When Eliot was released from the UFC, all his demons that the fight life kept at bay crawled their ugly way to the surface. Despite love and support from his family and friends, issues he had held onto since childhood provoked debilitating anxiety and depression.
“The Gospel of Fire is about how we mitigate suffering for ourselves and the community around us. What do we do after the last fight? You have to enter another kind of fight. A harder fight. The fight is to answer the question; Why do I exist in this world?” Why do we exist what are we here for?”
Eliot found his “why” only after stepping into the fire and embracing it. The book encourages others to do the same and speaks in a way that is true Eliot’s unique voice and raw and real as if he was speaking to his fighters or close friends.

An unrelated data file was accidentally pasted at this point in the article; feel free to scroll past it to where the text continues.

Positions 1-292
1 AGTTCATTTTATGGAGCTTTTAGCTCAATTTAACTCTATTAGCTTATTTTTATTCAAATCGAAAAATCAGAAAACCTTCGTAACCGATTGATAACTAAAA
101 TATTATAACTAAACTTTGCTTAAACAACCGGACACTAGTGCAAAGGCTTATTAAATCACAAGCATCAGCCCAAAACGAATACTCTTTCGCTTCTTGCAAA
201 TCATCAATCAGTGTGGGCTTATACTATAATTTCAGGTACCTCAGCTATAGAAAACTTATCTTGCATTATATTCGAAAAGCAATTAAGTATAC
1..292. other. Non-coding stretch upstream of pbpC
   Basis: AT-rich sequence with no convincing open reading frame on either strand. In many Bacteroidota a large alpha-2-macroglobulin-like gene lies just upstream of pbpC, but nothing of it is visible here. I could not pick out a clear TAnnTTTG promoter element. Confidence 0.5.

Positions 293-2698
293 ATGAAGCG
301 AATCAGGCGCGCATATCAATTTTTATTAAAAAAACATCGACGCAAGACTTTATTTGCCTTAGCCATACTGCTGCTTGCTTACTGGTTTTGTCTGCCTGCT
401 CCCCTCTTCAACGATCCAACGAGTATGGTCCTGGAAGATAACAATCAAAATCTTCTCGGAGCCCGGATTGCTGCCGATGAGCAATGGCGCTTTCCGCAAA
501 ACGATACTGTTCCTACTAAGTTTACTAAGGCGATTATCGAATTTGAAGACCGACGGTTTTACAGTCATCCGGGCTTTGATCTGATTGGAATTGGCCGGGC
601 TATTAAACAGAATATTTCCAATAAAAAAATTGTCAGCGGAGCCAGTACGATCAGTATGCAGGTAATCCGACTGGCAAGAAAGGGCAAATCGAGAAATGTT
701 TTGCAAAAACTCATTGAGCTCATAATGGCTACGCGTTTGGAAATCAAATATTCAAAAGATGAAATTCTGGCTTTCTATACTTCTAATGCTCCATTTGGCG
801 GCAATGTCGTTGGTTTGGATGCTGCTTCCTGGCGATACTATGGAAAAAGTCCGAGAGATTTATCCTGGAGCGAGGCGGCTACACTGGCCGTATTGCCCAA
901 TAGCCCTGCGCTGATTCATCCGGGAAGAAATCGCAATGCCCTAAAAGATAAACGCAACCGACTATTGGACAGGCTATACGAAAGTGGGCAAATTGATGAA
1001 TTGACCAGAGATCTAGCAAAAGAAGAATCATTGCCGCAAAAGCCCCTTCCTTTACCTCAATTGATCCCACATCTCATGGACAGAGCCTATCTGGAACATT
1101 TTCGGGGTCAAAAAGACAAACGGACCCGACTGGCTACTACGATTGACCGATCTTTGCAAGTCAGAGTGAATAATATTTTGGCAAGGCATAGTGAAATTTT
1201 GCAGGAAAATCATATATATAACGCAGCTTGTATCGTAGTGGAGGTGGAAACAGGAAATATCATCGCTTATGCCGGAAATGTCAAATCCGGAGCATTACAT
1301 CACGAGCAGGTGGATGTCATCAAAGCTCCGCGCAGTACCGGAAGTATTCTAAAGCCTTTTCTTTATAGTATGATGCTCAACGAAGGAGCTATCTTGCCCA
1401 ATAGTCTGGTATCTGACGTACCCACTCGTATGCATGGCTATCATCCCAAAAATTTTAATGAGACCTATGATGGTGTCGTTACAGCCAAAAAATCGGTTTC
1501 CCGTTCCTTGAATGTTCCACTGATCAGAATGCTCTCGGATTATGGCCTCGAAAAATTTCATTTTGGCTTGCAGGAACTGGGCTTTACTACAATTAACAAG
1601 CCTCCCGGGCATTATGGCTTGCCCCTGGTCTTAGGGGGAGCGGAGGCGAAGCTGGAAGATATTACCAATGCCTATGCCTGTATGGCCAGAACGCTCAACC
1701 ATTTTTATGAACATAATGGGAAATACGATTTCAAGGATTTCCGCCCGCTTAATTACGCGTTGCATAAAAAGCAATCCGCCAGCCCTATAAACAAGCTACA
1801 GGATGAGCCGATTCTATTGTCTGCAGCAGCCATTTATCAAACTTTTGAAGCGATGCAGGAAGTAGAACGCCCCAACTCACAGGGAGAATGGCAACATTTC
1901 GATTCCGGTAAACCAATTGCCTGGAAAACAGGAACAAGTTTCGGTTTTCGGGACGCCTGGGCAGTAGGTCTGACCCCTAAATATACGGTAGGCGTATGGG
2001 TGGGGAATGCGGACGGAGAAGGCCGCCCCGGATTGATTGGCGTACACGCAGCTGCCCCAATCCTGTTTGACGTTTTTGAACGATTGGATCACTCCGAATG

When the Devil Comes to Say Hello
“Walk into the fire. We know where we got go. How do you get better in MMA? Not by watching MMA or thinking about it. Those things can help but we don’t get better until we step into the fire.
It’s hard, it’s the fire. The devil lives deep dark place in your mind. And I believe he is going to come meet us while we sit here and exist. I’m not sure what happens to us after this life. And to be honest, I don’t care. But I know the devil will come to say hello. How do you deal with that when he is sitting right next to you? Learning to deal with that is a skill you have to train for, just like fighting.